The catalyst that caused the stock to reach almost $4 in August was a deal they made with another Alaska service provider, GCI. ACS and GCI combined their wireless businesses into a separate entity, Alaska Wireless Network (AWN). GCI took a larger stake in the business (67%), while ACS got a $100 million cash infusion and preferred distributions from AWN of $50 million in the first two years of operation, followed by $45 million in the second two years.
I’m not entirely sure why the stock sold off so sharply after the third quarter earnings release. Reconciling GAAP numbers with all the one-time items is certainly confusing, so maybe that played a role. The third quarter is typically a high CAPEX quarter (this was stated by the company in the earnings release and I verified it by looking at Capex over the last few years) so the free cash flow generation in Q3, even after considering the one-time effects and a delayed payment from AWN, was minimal, so that might have had an effect as well. Whatever the reason was, it appears to me that the longer term story is intact. That story is, quite simply, deleveraging of the balance sheet with free cash put against debt and hopefully a subsequent repricing of the equity to reflect this.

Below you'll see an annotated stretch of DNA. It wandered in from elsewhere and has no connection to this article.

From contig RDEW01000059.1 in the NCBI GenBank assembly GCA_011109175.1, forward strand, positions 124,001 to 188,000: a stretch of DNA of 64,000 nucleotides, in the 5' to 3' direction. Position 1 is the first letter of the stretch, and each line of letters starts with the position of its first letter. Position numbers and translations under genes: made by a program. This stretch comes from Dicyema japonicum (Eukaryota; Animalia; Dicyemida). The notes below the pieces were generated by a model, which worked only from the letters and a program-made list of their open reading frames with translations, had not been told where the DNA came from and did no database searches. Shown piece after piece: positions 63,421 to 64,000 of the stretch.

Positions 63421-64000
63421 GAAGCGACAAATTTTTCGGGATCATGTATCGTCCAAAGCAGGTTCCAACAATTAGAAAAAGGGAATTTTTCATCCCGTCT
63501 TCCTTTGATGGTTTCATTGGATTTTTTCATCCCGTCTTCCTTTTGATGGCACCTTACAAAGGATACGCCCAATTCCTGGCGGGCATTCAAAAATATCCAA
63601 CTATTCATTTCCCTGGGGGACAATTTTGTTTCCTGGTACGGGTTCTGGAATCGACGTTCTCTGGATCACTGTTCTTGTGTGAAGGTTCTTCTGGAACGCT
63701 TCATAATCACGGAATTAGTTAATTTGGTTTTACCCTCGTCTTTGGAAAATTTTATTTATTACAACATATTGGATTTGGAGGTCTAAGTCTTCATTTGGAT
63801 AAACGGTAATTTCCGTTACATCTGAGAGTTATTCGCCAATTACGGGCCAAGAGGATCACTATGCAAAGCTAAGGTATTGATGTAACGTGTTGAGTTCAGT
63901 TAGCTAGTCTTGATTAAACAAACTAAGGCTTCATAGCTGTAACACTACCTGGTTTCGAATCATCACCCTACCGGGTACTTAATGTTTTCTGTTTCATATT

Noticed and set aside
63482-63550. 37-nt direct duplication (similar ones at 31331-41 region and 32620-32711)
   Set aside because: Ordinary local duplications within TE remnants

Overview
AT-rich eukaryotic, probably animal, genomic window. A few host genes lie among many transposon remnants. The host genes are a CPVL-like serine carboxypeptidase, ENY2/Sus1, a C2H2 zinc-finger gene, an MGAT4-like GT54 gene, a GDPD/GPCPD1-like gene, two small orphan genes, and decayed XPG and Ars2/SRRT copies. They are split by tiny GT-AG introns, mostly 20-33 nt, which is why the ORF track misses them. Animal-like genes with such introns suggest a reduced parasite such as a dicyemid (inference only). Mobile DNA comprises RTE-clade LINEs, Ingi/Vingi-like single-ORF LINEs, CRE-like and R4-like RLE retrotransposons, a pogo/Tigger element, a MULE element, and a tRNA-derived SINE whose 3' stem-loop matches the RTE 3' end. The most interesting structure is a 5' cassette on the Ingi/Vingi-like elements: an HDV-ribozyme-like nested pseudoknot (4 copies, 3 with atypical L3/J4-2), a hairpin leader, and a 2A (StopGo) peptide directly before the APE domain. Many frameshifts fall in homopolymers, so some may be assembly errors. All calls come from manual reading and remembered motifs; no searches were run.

Adding to New Residential (NRZ)
The second add was an old favorite, New Residential. It seems like pretty much any time the REITs get hit, New Residential gets hit as hard or harder than the rest. This last round of beatings was no exception, as the stock broke the $6 mark at one point on Friday morning.
I like the management of the New Residential/Newcastle/Fortress consortium; they did a smart thing getting Newcastle into MSR’s and now MSR’s make up about half of the assets of New Residential. They also seemed to have scored a coup with the purchase of a consumer loan portfolio portfolio from HSBC. If you look at slide 16 from their third quarter earnings presentation, based on the performance of the portfolio to date, the company expects levered returns on their consumer loan portfolio of 37%. As the slide shows, if New Residential were to sell that portfolio at a 10% return and under the assumption that the portfolio continued to deliver an 8% consumer default rate, the result would be $200 million (about $0.80 per share) of extra value to New Residential not currently captured in book value.